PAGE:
The structure of 2Zn pig insulin crystals at 1.5 A resolution.Baker, E.N., Blundell, T.L., Cutfield, J.F., Cutfield, S.M., Dodson, E.J., Dodson, G.G., Hodgkin, D.M., Hubbard, R.E., Isaacs, N.W., Reynolds, C.D., Sakabe, K., Sakabe, N., Vijayan, N.M.
(1988) Philos.Trans.R.Soc.London,Ser.B 319: 369-456
- PubMed: 2905485
- Also Cited By: 3P33, 3P2X, 3JSD, 2A3G
- PubMed Abstract:
- X-Ray Diffraction Data on Some Crystalline Varieties of Insulin
Baker, E.N.,Dodson, G.
(1970) J.Mol.Biol. 54: 605
- Experience with Fast Fourier Least Squares in the Refinement of the Crystal Structure of Rhombohedral 2-Zinc Insulin at 1.5 Angstroms Resolution
Isaacs, N.W.,Agarwal, R.C.
(1978) Acta Crystallogr.,Sect.A 34: 782
- X-Ray Analysis and the Structure of Insulin
Blundell, T.L.,Dodson, G.G.,Dodson, E.,Hodgkin, D.C.,Vijayan, M.
(1971) Recent Prog.Horm.Res. 27: 1
- The Structure of Insulin
(1972) Dan.Tidsskr.Farm. 46: 1
- Atomic Positions in Rhombohedral 2-Zinc Insulin Crystals
Blundell, T.L.,Cutfield, J.F.,Cutfield, S.M.,Dodson, E.J.,Dodson, G.G.,Hodgkin, D.C.,Mercola, D.A.,Vijayan, M.
(1971) Nature 231: 506
- A Method for Fitting Satisfactory Models to Sets of Atomic Positions in Protein Structure Refinements
Dodson, E.J.,Isaacs, N.W.,Rollett, J.S.
(1976) Acta Crystallogr.,Sect.A 32: 311
- Varieties of Insulin
(1974) J.Endocrinol. 63: 1
- A Comparative Assessment of the Zinc-Protein Coordination in 2Zn-Insulin as Determined by X-Ray Absorption Fine Structure (Exafs) and X-Ray Crystallography
Bordas, J.,Dodson, G.G.,Grewe, H.,Koch, M.H.J.,Krebs, B.,Randall, J.
(1983) Proc.R.Soc.London,Ser.B 219: 21
- Insulin. The Structure in the Crystal and its Reflection in Chemistry and Biology
Blundell, T.,Dodson, G.,Hodgkin, D.,Mercola, D.
(1972) Adv.Protein Chem. 26: 279
- Rhombohedral Insulin Crystal Transformation
Bentley, G.,Dodson, G.,Lewitova, A.
(1978) J.Mol.Biol. 126: 871
- Structural Relationships in the Two-Zinc Insulin Hexamer
Dodson, E.J.,Dodson, G.G.,Hodgkin, D.C.,Reynolds, C.D.
(1979) Can.J.Biochem. 57: 469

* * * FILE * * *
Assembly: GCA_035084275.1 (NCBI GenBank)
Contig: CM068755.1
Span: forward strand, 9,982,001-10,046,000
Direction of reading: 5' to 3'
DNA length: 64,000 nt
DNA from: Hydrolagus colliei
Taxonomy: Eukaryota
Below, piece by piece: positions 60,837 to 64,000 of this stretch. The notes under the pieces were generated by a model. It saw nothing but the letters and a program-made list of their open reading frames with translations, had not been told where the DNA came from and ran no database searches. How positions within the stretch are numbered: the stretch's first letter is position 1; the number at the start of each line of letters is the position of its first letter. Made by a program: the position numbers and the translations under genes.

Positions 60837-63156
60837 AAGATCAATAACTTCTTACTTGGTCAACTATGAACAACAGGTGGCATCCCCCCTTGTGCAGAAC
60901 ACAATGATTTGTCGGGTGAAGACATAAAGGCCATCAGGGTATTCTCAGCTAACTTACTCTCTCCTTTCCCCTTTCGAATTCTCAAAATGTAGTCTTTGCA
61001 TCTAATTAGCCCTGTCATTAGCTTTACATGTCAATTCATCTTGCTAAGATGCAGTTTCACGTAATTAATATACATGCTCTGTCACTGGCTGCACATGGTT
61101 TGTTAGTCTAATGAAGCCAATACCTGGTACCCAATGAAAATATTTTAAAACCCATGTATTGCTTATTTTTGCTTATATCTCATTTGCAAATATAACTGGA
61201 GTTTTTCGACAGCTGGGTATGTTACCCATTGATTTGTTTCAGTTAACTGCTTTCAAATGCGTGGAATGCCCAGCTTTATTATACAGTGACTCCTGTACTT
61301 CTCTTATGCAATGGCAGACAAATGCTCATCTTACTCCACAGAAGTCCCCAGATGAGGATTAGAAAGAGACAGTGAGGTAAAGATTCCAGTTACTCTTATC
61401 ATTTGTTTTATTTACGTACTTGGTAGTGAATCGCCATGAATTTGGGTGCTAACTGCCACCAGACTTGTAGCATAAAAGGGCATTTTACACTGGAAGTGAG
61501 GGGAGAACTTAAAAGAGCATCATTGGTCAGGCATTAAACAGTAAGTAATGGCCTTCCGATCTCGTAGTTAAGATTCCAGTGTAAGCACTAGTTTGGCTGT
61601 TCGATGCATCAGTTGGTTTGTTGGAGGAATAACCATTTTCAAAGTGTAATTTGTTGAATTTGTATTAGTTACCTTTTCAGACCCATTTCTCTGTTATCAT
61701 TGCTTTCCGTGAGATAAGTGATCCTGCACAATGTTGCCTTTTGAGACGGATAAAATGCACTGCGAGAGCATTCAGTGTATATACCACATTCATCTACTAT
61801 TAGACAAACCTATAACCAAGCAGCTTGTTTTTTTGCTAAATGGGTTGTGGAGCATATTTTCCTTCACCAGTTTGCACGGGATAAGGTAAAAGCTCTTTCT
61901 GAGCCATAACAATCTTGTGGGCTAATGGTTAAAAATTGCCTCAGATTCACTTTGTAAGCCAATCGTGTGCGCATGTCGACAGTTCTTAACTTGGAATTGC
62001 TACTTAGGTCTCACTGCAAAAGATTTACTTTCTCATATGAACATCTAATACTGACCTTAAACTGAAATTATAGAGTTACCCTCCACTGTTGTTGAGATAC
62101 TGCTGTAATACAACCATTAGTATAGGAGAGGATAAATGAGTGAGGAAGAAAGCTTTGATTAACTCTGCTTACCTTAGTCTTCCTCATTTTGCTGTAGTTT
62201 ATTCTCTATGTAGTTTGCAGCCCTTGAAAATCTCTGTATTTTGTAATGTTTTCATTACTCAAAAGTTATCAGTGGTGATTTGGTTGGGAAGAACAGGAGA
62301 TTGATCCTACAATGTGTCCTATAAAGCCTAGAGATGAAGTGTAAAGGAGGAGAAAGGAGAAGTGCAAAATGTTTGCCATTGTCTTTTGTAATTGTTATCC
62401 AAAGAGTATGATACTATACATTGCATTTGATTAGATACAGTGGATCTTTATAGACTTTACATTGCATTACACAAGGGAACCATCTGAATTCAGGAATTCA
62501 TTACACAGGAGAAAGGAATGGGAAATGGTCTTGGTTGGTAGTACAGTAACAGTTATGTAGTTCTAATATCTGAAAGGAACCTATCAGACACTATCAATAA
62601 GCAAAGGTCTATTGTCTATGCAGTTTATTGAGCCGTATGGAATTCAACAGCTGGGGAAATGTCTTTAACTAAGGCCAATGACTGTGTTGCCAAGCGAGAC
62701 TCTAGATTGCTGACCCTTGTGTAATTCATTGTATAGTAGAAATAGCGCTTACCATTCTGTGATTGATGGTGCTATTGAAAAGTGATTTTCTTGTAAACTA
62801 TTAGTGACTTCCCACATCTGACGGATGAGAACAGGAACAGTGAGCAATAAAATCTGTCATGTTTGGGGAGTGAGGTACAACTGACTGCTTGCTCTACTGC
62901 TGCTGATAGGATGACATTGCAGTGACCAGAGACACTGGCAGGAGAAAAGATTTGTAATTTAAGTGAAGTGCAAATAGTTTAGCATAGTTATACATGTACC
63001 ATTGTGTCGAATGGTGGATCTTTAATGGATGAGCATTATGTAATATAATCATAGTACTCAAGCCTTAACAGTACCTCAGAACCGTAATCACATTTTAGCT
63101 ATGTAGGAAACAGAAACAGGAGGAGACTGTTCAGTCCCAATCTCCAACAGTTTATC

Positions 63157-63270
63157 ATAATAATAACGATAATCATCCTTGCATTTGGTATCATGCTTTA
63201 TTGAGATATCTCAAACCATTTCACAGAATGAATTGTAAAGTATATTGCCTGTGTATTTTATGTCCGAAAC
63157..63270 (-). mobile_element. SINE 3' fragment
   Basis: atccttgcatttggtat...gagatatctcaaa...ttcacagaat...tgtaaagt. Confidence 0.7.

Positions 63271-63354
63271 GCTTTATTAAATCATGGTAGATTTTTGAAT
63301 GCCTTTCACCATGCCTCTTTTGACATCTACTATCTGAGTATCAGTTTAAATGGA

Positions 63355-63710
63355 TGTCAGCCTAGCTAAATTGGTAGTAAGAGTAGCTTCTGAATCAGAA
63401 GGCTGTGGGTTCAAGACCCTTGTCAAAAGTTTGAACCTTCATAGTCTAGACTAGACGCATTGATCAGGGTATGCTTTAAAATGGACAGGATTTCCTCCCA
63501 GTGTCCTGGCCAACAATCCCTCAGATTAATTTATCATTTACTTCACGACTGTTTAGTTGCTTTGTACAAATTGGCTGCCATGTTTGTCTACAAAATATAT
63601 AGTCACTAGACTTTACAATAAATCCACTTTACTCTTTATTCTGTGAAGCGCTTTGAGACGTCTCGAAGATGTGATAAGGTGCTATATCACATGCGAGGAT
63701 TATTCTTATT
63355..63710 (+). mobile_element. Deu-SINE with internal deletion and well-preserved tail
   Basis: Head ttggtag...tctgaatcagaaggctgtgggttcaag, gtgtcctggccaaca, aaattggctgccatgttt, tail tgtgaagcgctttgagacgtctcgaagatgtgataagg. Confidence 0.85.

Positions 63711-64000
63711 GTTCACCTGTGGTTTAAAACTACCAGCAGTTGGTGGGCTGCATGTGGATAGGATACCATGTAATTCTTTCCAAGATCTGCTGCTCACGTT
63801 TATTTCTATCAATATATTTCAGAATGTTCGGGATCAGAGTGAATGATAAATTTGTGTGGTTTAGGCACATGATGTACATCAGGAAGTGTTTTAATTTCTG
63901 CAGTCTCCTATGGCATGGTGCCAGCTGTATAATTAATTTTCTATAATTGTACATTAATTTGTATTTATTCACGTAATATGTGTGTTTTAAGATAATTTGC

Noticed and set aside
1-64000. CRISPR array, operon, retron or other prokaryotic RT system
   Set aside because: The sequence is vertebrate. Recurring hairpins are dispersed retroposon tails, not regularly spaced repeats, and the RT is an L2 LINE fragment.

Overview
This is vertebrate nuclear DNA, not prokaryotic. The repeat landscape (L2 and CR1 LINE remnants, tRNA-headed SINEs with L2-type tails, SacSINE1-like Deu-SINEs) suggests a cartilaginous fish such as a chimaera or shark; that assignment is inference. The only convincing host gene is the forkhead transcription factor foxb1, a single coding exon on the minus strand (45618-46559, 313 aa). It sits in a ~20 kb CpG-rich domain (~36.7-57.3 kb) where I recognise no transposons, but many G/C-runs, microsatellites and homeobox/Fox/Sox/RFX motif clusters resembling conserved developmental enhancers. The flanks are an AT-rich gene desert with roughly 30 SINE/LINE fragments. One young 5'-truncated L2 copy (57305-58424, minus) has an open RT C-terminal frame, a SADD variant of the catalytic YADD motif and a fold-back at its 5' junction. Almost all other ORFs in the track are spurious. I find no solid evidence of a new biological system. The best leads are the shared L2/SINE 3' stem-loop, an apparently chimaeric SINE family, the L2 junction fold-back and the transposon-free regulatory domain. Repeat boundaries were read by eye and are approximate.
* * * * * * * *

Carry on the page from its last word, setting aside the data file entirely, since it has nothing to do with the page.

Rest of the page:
- Structure of Rhombohedral 2 Zinc Insulin Crystals
Adams, M.J.,Blundell, T.L.,Dodson, E.J.,Dodson, G.G.,Vijayan, M.,Baker, E.N.,Harding, M.M.,Hodgkin, D.C.,Rimmer, B.,Sheat, S.
(1969) Nature 224: 491
- The Crystal Structure of Rhombohedral 2 Zinc Insulin
Blundell, T.L.,Cutfield, J.F.,Dodson, E.J.,Dodson, G.G.,Hodgkin, D.C.,Mercola, D.A.
(1972) Cold Spring Harbor Symp.Quant.Biol. 36: 233
The paper describes the arrangement of the atoms within rhombohedral crystals of 2Zn pig insulin as seen in electron density maps calculated from X-ray data extending to 1.5 A (1 A = 10(-10) m = 10(-1) nm) at room temperature and refined to R = 0.153 ...
The paper describes the arrangement of the atoms within rhombohedral crystals of 2Zn pig insulin as seen in electron density maps calculated from X-ray data extending to 1.5 A (1 A = 10(-10) m = 10(-1) nm) at room temperature and refined to R = 0.153. The unit cell contains 2 zinc ions, 6 insulin molecules and about 3 x 283 water molecules. The atoms in the protein molecules appear well defined, 7 of the 102 side chains in the asymmetric unit have been assigned alternative disordered positions. The electron density over the water molecules has been interpreted in terms of 349 sites, 217 weighted 1.0, 126 weighted 0.5, 5 at 0.33 and 1 at 0.25 giving ca. 282 molecules. The positions and contacts of all the residues belonging to the two A and B chains of the asymmetric unit are shown first and then details of their arrangement in the two insulin molecules, 1 and 2, which are different. The formation from these molecules of a compact dimer and the further aggregation of three dimers to form a hexamer around two zinc ions, follows. It appears that in the packing of the hexamers in the crystal there are conflicting influences; too-close contacts between histidine B5 residues in neighbouring hexamers are probably responsible for movements of atoms at the beginning of the A chain of one of the two molecules of the dimer that initiate movements in other parts, particularly near the end of the B chain. At every stage of the building of the protein structure, residues to chains of definite conformation, molecules, dimers, hexamers and crystals, we can trace the effect of the packing of like groups to like, aliphatic groups together, aromatic groups together, hydrogen-bonded structures, positive and negative ions. Between the protein molecules, the water is distributed in cavities and channels that are continuous throughout the crystals. More than half the water molecules appear directly hydrogen bonded to protein atoms. These are generally in contact with other water molecules in chains and rings of increasing disorder, corresponding with their movement through the crystals. Within the established crystal structure we survey next the distribution of hydrogen bonds within the protein molecules and between water and protein and water and water; all but eight of the active atoms in the protein form at least one hydrogen bond.(ABSTRACT TRUNCATED AT 400 WORDS)
Department of Chemistry and Biochemistry, Massey University, Palmerston North, New Zealand.